Arnold Arboretum: Life in Winter (3 of 3)

“I want to find the pecan tree,” I tell C, “even if we cannot find it today.  I read that one lives among the hickories.”

That desire leads us to the hickory stand.  After finishing our ice cream, we resisted the temptation of the restaurant selling ramen and trekked straight down Centre Street back into the forest of the arboretum. 

As we re-entered, I struggled not to linger by each tree. We hiked by the honeylocust now without their long bean-like pods; we wondered at the Japanese pagoda trees, but when we reached the hickories, I dove in. 

Now, the shagbark hickory salutes us with its long slabs of bark peeling right off the tree.  It reminds me of a grandfather with a long, grey, unkempt beard.  These shaggy seniors constitute most of the grove, but still I angle for the tags, searching for my desired pecan: shagbark hickory, shellbark hickory, pignut hickory.  Nope.  I move to the smaller trees: Carolina silverbells, mountain silverbells, pink Carolina silverbells. Nope.  

“What’s that?” C asks, suddenly.   I follow her gaze to yellow clumps at the base of three trees.

“Maybe fungus?”  I guess hopefully.

We move to check it out, discovering yellow shreds in a pile.

“It’s cauliflower?” I ventured.  I pick up the shreds, which are thin with a brain-like texture on the ends.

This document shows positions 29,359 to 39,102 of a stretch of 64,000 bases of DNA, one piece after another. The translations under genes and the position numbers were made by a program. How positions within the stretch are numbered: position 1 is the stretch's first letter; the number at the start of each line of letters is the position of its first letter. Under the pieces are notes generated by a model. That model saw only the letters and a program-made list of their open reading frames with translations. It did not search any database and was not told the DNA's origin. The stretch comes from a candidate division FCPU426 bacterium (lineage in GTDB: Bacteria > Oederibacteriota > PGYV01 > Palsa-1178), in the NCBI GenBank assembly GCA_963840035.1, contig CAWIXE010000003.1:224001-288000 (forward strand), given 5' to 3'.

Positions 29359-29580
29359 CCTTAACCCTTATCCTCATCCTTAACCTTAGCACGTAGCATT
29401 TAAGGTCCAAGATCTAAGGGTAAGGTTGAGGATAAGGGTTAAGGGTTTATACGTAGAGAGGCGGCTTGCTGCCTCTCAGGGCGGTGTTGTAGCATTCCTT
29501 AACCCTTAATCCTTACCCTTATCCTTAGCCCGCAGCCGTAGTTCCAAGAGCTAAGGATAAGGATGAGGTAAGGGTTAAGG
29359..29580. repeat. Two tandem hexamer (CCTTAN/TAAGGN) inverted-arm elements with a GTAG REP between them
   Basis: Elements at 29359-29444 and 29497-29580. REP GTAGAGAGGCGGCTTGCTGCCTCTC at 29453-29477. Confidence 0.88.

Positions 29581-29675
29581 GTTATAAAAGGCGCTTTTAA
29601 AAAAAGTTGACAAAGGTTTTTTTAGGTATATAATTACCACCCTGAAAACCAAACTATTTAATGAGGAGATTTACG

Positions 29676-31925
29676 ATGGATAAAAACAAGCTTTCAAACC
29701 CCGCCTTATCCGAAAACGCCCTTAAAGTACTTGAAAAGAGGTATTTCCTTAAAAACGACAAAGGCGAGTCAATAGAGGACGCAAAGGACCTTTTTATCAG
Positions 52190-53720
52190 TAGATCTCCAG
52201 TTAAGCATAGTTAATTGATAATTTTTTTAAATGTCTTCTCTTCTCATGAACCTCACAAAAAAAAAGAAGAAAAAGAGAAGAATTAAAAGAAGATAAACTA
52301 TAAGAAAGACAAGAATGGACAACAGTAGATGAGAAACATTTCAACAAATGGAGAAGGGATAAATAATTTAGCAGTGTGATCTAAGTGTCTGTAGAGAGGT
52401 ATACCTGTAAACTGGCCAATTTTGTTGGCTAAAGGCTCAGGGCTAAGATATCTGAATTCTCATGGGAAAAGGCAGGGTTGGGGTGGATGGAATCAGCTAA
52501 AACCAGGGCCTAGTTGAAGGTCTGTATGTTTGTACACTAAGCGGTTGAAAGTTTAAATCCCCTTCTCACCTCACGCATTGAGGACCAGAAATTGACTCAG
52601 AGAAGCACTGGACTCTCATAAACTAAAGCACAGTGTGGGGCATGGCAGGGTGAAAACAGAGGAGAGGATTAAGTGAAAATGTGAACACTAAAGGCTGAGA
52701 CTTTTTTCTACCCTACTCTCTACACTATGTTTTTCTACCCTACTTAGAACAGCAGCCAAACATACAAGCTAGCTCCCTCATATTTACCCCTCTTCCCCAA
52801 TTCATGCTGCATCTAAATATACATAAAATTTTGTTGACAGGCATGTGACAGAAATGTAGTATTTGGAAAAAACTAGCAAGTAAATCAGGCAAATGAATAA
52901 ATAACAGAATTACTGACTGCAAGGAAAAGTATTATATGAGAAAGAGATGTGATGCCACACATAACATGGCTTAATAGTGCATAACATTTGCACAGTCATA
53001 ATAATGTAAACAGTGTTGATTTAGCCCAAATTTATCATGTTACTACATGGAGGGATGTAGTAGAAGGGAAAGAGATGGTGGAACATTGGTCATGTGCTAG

“They are seeds,” I correct myself, “and the arboretum staff has intentionally scattered them all around.”

We follow these shredded piles, like birds following breadcrumbs, until at last we find ourselves at the base of a curvy tree littered with shreds.  At our feet lay a dozen softball-sized spheres, green, wrinkled with brain-like lines.  I pick one up for C to take a picture.

“Osage orange,” a stranger says to us, “the squirrels love them, and leave their remains littered by the trees.  If you look at the base of the tree and its roots, you see the orange that gave the tree its name.”

An osage orange

We look at the orange streaks on the loopy trunks jutting from the earth.

Wandering farther down the path, we encounter a squirrel family busy getting ready for the season: one bringing leaves to the nest, another nibbling down an osage orange, and another sitting plumply in silent meditation.  This winter world brims with life.

On that trail, too, we spot, at last, the skinny young pecan tree.

“Yes! Yes! Yes!” I cry in excitement, glad to have made another new acquaintance. 

The trail moves us gently through an unlabeled forest and back to the conifers.  The sun readies itself for bed.  It’s warm gleam streaming through the tall pine trees. 

As the trail leads us out, we bid goodbye to the trees we pass: Siberian spruce, silver fir, sachalin fir, koyama fir and finally golden larch.  Back again, we sidle along the gate and empty out onto the concrete sidewalk.

As we say farewell and head back to our cars, the outdoors beckons us still with its berries, its buds, its ramen, and its promises of love.

Even as temperatures drops and the chill of the pandemic deepens, still, life waits outdoors.  Still, life beckons.  

Come outside, it says.
Come outside and play.

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